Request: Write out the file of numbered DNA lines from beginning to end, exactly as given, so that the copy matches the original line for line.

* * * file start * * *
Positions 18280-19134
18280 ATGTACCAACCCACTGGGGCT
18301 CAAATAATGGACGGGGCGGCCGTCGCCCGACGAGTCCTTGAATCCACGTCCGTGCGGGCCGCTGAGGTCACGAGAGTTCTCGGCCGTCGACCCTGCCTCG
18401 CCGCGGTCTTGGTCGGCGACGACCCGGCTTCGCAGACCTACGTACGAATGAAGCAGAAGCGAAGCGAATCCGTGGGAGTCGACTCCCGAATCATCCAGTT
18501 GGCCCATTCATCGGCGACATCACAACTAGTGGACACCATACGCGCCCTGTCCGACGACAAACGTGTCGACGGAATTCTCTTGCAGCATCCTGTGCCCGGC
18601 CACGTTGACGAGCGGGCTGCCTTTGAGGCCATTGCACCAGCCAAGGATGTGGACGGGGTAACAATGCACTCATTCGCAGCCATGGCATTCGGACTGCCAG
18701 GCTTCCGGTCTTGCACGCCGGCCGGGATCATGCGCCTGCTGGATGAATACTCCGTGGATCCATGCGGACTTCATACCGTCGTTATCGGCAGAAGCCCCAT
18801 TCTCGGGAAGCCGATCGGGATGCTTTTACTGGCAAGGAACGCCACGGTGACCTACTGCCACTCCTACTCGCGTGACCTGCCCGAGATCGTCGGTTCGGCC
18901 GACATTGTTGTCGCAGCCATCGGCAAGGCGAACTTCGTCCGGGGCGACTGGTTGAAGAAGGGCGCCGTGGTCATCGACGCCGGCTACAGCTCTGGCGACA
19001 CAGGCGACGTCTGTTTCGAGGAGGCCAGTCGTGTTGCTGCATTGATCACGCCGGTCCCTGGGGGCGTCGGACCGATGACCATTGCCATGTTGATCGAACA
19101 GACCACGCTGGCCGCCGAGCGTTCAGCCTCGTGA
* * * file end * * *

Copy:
Positions 18280-19134
18280 ATGTACCAACCCACTGGGGCT
18301 CAAATAATGGACGGGGCGGCCGTCGCCCGACGAGTCCTTGAATCCACGTCCGTGCGGGCCGCTGAGGTCACGAGAGTTCTCGGCCGTCGACCCTGCCTCG
18401 CCGCGGTCTTGGTCGGCGACGACCCGGCTTCGCAGACCTACGTACGAATGAAGCAGAAGCGAAGCGAATCCGTGGGAGTCGACTCCCGAATCATCCAGTT
18501 GGCCCATTCATCGGCGACATCACAACTAGTGGACACCATACGCGCCCTGTCCGACGACAAACGTGTCGACGGAATTCTCTTGCAGCATCCTGTGCCCGGC
18601 CACGTTGACGAGCGGGCTGCCTTTGAGGCCATTGCACCAGCCAAGGATGTGGACGGGGTAACAATGCACTCATTCGCAGCCATGGCATTCGGACTGCCAG
18701 GCTTCCGGTCTTGCACGCCGGCCGGGATCATGCGCCTGCTGGATGAATACTCCGTGGATCCATGCGGACTTCATACCGTCGTTATCGGCAGAAGCCCCAT
18801 TCTCGGGAAGCCGATCGGGATGCTTTTACTGGCAAGGAACGCCACGGTGACCTACTGCCACTCCTACTCGCGTGACCTGCCCGAGATCGTCGGTTCGGCC
18901 GACATTGTTGTCGCAGCCATCGGCAAGGCGAACTTCGTCCGGGGCGACTGGTTGAAGAAGGGCGCCGTGGTCATCGACGCCGGCTACAGCTCTGGCGACA
19001 CAGGCGACGTCTGTTTCGAGGAGGCCAGTCGTGTTGCTGCATTGATCACGCCGGTCCCTGGGGGCGTCGGACCGATGACCATTGCCATGTTGATCGAACA
19101 GACCACGCTGGCCGCCGAGCGTTCAGCCTCGTGA